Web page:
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Applying winter lawn fertilizer is one of the most important steps you can take to ensure cool-season grasses - such as Kentucky bluegrass, fescues and perennial ryegrass - are healthy in the spring. Grass is dormant during the winter, so your final lawn fertilization should be performed in the fall before the first frost. Although your grass won't be growing in the winter, lawn fertilizer will help strengthen its root system for the cold months ahead. When spring arrives, the nutrient supply from your winter lawn treatment will help kick-start its growth.
Before you use winter lawn fertilizer, check for thatch buildup. If there is more than half an inch of thatch (a layer of organic debris that can accumulate on top of the soil), be sure you remove it before you apply your winter lawn treatment. Otherwise, the layer may hinder the absorption of the fertilizer and cause it to burn your grass. Using sharp mower blades to keep your grass at a healthy length will help prevent thatch from accumulating on your lawn. Core aeration can also reduce thatch, improve overall soil fertility and increase nutrient uptake from your winter lawn treatment.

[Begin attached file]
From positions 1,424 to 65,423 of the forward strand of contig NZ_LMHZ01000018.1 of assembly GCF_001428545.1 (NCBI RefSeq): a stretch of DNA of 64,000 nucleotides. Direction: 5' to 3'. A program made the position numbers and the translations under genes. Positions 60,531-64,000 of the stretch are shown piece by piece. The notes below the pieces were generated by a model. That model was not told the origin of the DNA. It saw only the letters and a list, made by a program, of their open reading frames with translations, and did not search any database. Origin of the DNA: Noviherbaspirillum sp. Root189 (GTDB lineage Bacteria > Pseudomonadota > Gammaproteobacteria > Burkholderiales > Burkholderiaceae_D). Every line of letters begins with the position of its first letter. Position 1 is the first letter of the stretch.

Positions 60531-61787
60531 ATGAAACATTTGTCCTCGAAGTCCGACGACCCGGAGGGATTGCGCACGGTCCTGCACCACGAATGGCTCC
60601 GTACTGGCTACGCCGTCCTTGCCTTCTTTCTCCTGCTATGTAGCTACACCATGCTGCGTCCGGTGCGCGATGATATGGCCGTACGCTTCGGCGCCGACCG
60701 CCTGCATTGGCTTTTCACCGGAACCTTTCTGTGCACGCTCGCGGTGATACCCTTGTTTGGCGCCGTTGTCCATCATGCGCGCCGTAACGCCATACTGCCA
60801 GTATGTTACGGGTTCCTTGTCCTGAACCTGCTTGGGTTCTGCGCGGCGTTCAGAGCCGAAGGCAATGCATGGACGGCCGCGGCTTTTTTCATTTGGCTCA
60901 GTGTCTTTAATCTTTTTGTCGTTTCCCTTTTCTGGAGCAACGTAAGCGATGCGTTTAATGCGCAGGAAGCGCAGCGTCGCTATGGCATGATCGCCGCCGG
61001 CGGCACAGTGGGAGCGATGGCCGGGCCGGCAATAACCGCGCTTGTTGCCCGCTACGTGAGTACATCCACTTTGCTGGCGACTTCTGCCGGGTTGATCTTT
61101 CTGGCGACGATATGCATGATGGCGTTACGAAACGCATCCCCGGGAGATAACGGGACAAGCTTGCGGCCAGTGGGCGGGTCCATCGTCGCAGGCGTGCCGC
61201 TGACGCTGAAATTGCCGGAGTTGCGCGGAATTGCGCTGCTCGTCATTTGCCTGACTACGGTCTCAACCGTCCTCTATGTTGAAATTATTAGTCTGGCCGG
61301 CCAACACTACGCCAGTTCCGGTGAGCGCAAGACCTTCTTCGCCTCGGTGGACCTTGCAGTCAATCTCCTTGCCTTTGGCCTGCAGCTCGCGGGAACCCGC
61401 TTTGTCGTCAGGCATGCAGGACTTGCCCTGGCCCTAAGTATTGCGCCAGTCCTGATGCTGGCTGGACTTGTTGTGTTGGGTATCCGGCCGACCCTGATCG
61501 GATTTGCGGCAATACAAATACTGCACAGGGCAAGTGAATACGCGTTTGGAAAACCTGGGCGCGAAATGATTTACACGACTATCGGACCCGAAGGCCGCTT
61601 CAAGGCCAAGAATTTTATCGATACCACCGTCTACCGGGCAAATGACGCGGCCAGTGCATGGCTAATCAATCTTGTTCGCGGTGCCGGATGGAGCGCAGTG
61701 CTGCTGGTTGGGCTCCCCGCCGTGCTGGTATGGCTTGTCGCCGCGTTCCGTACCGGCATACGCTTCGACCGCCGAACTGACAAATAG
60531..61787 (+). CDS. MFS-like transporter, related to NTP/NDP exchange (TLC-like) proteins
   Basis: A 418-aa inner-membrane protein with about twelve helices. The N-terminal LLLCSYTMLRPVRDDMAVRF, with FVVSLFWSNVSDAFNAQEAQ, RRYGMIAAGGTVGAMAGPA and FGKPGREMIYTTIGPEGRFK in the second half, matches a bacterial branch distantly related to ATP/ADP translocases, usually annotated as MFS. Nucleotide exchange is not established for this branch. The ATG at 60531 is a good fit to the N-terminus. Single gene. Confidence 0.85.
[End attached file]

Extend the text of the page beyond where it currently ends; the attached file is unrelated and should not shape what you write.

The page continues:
You should continue mowing your grass until it stops growing for the season. If you don't observe any growth for two weeks or so, your lawn has probably gone dormant. To prepare your lawn for winter, trim your grass to a height of 2 to 3 inches. Grass shorter than 2 inches is more vulnerable to damage from harsh winter winds. Grass taller than 3 inches is more likely to get bent and smothered beneath snow. Longer grass also retains more moisture, which can lead to snow mold. Keeping up with debris and leaf removal will further minimize the risk of lawn disease and infestation.
After you've prepared your lawn for winter, be sure you have the proper equipment for the cold season. If you live in an area where it typically snows, an MTD snow blower will help you clear your driveway and walkways with ease. Before winter, check your snow blower parts - especially belts and blades - for wear and damage, so your equipment is ready to go when the first snow falls.